That would be a first, but it might be happening. Everything in slow motion, even market declines?
There is nothing like a good shot of leverage to fire up the stock market. How much leverage is out there is actually a mystery, given that there are various forms of stock-market leverage that are not tracked, including leverage at the institutional level and “securities backed loans” offered by brokers to their clients (here’s an example of how these SBLs can blow up).
But one type of stock-market leverage is measured: “margin debt” – the amount individual and institutional investors borrow from their brokers against their portfolios. Margin debt had surged by $22.9 billion in January to a new record of $665.7 billion, the last gasp of the phenomenal Trump rally that ended January 26. But in February, as the sell-off was rattling some nerves, margin debt dropped by $20.7 billion to $645.1 billion.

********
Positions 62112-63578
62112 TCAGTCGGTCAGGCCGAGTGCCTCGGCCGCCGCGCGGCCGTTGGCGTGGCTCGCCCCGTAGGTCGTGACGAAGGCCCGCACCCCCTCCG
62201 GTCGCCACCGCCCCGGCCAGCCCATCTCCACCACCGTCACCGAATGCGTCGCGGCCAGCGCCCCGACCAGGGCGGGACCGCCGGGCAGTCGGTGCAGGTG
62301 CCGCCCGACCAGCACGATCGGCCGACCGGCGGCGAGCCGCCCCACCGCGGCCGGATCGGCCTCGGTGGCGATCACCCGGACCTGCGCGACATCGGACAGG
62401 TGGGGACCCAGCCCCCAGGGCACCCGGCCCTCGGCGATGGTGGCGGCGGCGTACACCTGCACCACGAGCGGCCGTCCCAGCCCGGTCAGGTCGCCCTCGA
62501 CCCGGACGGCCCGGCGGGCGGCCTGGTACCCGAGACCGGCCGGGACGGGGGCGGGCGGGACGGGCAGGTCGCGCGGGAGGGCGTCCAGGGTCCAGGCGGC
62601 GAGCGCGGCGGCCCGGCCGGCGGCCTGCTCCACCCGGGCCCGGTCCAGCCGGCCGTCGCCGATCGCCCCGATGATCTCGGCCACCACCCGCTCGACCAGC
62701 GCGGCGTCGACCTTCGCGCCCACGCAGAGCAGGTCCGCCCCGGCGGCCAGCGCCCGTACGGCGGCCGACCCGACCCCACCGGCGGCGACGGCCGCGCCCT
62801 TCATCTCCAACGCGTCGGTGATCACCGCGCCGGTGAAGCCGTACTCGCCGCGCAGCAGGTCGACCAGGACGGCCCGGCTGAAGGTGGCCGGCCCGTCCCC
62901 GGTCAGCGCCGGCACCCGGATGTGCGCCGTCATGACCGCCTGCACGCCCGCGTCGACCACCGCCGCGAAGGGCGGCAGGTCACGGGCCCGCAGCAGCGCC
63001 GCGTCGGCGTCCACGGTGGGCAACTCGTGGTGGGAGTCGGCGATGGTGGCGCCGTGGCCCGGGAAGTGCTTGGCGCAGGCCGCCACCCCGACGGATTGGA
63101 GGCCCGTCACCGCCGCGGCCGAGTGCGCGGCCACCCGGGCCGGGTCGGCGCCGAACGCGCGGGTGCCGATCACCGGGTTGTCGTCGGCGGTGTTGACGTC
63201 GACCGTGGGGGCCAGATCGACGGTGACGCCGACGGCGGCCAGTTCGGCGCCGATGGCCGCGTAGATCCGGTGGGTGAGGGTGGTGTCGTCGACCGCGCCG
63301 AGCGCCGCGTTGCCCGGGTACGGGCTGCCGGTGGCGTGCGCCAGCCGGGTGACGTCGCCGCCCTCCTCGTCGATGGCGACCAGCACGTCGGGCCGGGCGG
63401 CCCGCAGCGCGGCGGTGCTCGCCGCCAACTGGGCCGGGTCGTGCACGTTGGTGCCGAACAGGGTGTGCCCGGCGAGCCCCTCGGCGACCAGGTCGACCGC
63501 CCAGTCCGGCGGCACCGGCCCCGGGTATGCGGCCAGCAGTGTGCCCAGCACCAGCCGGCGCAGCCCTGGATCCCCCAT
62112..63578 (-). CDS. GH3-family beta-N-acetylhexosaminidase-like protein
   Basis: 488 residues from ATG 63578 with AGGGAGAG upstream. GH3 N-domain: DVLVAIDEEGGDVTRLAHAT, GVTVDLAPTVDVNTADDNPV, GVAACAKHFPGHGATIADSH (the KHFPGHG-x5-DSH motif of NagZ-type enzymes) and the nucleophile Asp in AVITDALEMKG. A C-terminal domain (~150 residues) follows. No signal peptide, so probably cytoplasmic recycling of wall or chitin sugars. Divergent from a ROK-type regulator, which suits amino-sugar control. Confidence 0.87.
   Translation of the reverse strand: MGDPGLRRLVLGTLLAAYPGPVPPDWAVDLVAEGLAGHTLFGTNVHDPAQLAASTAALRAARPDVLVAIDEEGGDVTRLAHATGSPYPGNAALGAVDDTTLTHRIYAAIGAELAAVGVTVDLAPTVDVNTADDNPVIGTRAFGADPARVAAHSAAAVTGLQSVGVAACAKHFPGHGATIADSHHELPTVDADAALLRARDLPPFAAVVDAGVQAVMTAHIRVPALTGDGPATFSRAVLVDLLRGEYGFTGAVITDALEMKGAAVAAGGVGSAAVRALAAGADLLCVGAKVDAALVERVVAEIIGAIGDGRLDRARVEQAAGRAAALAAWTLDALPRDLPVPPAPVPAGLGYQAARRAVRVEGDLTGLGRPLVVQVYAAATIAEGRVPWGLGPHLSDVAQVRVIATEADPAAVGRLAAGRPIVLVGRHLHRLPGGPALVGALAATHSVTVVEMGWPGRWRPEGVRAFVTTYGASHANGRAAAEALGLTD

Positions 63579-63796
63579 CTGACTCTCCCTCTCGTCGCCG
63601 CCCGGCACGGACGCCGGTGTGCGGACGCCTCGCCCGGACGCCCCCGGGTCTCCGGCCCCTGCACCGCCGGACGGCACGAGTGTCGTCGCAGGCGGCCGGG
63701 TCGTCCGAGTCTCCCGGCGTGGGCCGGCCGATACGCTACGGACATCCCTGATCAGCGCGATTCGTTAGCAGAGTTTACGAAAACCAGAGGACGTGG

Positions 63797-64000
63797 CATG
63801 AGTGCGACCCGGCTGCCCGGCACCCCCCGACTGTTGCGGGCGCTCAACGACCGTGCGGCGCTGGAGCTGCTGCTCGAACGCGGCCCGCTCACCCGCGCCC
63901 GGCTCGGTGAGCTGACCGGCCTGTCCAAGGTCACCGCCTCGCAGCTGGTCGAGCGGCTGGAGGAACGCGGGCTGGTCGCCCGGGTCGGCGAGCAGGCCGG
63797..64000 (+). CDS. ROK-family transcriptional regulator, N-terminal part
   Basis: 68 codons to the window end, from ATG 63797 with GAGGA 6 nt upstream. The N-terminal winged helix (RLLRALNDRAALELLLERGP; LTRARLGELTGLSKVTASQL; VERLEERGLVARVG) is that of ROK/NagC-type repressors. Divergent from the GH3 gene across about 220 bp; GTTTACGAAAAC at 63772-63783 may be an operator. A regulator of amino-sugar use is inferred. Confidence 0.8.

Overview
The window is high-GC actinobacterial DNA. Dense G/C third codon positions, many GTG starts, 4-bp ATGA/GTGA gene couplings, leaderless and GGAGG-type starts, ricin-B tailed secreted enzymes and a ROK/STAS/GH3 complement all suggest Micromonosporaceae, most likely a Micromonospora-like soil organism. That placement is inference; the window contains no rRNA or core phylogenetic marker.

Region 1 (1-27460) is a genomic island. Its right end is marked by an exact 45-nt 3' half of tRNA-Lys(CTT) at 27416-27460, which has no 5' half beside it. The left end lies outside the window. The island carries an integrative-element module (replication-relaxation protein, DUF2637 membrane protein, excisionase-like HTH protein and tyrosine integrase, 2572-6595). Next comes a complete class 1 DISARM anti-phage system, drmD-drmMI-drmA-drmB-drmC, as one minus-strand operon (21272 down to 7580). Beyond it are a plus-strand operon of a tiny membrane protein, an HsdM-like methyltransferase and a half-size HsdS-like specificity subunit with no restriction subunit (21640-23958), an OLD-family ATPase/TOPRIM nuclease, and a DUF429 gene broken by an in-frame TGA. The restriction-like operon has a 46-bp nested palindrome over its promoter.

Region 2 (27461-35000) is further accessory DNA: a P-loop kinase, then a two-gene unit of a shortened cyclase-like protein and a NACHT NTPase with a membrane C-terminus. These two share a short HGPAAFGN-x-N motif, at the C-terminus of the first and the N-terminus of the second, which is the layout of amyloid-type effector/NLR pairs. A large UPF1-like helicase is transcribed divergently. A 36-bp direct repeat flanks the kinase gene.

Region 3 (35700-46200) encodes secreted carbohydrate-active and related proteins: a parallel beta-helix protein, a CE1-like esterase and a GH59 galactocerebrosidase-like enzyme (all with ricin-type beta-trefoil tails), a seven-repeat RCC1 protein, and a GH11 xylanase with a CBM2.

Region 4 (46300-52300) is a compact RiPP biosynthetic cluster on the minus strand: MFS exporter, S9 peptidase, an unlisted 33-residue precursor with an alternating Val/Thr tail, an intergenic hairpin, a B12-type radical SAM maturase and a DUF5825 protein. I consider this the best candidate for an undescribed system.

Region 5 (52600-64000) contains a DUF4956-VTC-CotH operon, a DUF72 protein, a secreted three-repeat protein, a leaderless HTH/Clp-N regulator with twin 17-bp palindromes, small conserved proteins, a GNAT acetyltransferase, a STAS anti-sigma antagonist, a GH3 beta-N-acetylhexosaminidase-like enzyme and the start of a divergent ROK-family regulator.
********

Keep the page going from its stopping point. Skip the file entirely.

By March, those worries have settled down, and margin debt ticked up a bit to $645.2 billion, but remained $20.5 billion below January, according to FINRA, which regulates member brokerage firms and exchange markets, and which has taken over margin-debt reporting from the NYSE.
In January, days before the sell-off began, FINRA warned about the levels of margin debt. It was “concerned,” it said, “that many investors may underestimate the risks of trading on margin and misunderstand the operation of, and reason for, margin calls.” Investors might not understand that their broker can liquidates much or all of their portfolio “under unfavorable market conditions,” when prices are crashing. “These liquidations can create substantial losses for investors,” FINRA warned. And when the bounce comes, these investors, with their portfolios cleaned out, cannot participate in it.
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